How your brain interprets physical changes depends on several factors, many of which are situational and unique to each individual. For example, the brain typically needs to try new foods three to five times over the course of a couple weeks before the unfamiliar food becomes palatable; therefore, nutrition changes to complement your new training plan might not sit well with you for several weeks as you experiment with unfamiliar food combinations. Perhaps you have started a new job, you are in the process of moving, or you are training your new puppy. For the most part, these are positive changes, but nonetheless, they are still stressors that require a large amount of your mental energy. We do not possess limitless amounts of willpower or mental fortitude. Our daily circumstances compete with our commitment to new health and wellness goals with fluctuating amounts of energy directed towards each endeavor. Lastly, in the same way that the brain takes time to adjust to new foods, it also takes time to adjust to new movement routines. The sensation of soreness, how capable you feel during your workouts, and your comfort level with experiencing new stimuli are all contributors to how you perceive your fitness journey.
The Bottom Line
The 21-to-28 day rule to habit-forming was a great fit for the individuals who experienced behavioral changes in the controlled environments of their time; however, this time frame is not necessarily applicable for forming new habits outside of those realities. With all of the factors that we must reconcile to form a new fitness or nutrition habit, the current research that supports at least two months of an effort towards change seems reasonable and less daunting than trying to pressure ourselves into accepting a multitude of changes for which we are not fully ready within a month’s time. Most importantly, not only are we all human, we are all different humans! Each individual will respond uniquely to forming new habits based on their readiness to change, prior experiences with wellness journeys, and current life circumstances. Perhaps the lesson here is to give yourself patience and grace while embarking on your new wellness journey. Adapting permanent lifestyle changes will take some time as these are changes meant to last a lifetime. Be open to the feedback that you receive from your mind and your body (remember our constant refrain, “listen to your body” when working out) and dedicate your focus to enjoying the process of exploring your own personal journey. Whether you take two months or two years to form your new habits, you are ultimately working towards a healthier you. And this is the work that matters!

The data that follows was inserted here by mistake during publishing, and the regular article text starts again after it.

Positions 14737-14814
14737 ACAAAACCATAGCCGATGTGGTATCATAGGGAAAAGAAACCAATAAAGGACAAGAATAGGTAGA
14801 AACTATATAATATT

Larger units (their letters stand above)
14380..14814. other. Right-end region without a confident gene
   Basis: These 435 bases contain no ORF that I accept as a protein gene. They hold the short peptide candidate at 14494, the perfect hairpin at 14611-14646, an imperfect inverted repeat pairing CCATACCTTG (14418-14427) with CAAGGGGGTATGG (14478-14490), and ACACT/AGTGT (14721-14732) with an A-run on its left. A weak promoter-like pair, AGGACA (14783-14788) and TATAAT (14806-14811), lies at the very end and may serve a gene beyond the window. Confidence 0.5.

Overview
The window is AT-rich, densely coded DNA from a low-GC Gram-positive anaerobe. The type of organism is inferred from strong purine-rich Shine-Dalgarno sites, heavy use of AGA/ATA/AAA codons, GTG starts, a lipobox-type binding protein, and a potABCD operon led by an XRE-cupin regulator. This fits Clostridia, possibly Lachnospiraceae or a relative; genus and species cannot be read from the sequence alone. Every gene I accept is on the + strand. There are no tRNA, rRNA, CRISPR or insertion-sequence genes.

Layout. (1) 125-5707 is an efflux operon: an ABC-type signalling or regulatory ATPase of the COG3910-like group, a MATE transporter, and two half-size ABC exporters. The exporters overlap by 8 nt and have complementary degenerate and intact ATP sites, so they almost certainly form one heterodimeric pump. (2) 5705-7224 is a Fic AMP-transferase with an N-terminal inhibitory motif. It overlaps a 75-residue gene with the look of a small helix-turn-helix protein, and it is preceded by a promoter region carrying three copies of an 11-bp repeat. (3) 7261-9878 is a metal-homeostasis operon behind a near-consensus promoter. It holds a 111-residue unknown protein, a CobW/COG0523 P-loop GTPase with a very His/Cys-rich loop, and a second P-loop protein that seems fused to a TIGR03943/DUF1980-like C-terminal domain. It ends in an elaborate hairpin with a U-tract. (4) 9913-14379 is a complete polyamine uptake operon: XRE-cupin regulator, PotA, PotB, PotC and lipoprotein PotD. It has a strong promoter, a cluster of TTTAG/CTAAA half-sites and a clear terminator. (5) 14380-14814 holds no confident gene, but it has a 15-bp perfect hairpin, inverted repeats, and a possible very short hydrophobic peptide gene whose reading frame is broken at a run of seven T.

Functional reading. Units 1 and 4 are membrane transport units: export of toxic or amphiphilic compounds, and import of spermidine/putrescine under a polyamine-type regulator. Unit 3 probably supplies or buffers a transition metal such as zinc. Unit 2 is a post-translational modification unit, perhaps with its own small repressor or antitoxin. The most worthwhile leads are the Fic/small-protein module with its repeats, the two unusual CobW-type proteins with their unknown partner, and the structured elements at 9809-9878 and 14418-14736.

Written for Fitness Blender by Tasha Adams, ACE, NASM CPT, M.A., Clinical Mental Health Counseling
Personal Trainer/Group Exercise Instructor/Health Coach